The mid-term elections have shown a large enthusiasm gap among Democratic voters. If Obama thinks its bad now, wait until he sees 2012 and seeks re-election. If the wars continue, the peace movement will find somewhere else to go and the Democrats will be in electoral trouble. The Dems need to energize their base by changing course on weapons and war.
|By: KevinZeese Friday October 8, 2010 10:03 am|
|By: letsgetitdone Monday September 13, 2010 9:25 pm|
Thanks to advances in Internet technologies, the obstacles the major parties and their special interest backers have erected to prevent voters from ousting their incumbents can be circumvented by voters who leverage the large scale collective action power of the Internet via the web application described in this series to get control of U.S. electoral processes. This application, the Interactive Voter Choice System (IVCS), enables dissatisfied voters to self-organize and build voting blocs and electoral coalitions that can run winning candidates in local Congressional elections without special interest funding. The voting blocs and coalitions will be able to run candidates who can defeat special interest-backed candidates, wealthy self-funded candidates, and candidates run by special interest-backed voting blocs, such as the Tea Party, because they will be able to set transpartisan agendas that appeal to a broader-cross section of voters. These voters will decide who they want to run and what their candidates’ agendas will be.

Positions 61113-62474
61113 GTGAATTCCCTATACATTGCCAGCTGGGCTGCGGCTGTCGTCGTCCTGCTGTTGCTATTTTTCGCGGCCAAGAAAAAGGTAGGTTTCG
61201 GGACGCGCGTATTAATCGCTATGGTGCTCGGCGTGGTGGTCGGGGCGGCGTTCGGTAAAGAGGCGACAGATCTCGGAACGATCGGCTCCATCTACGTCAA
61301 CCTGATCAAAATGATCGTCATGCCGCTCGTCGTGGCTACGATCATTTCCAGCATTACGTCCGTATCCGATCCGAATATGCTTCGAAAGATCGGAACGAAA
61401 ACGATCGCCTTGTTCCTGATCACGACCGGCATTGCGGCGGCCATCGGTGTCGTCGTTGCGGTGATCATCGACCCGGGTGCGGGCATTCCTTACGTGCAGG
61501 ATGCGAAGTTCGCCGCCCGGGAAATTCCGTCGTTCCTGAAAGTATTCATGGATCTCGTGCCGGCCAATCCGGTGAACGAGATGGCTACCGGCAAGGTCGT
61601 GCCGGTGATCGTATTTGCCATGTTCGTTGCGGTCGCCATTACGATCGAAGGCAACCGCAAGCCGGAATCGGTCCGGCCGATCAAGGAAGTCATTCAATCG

|By: letsgetitdone Sunday September 12, 2010 11:53 pm|
The majority of U.S. voters want to see most elected representatives in Congress defeated because they favor special interests over voters’ interests. But, voters face enormous obstacles in replacing the nation’s lawmakers with representatives untainted by special interest money and influence. These obstacles are the result of the electoral monopoly of the two major political parties, the gerrymandering of electoral districts, unfair federal and state election laws, and special interest-inspired campaign finance laws that favor private over public financing of elections. The recent Supreme Court decision in Citizens United v. FEC exacerbates the influence of these factors.
These obstacles make the large majority of seats in Congress “safe seats”. Incumbents and first time candidates running on the Democratic and Republican tickets with special interest financing have virtually insurmountable advantages over candidates running against them without major party support, or special interest financing. Top-down manipulation of elections is the result. Since voter dissatisfaction can’t be expressed through the dominant parties, grievances accumulate over time in feelings of frustration, anger and alienation.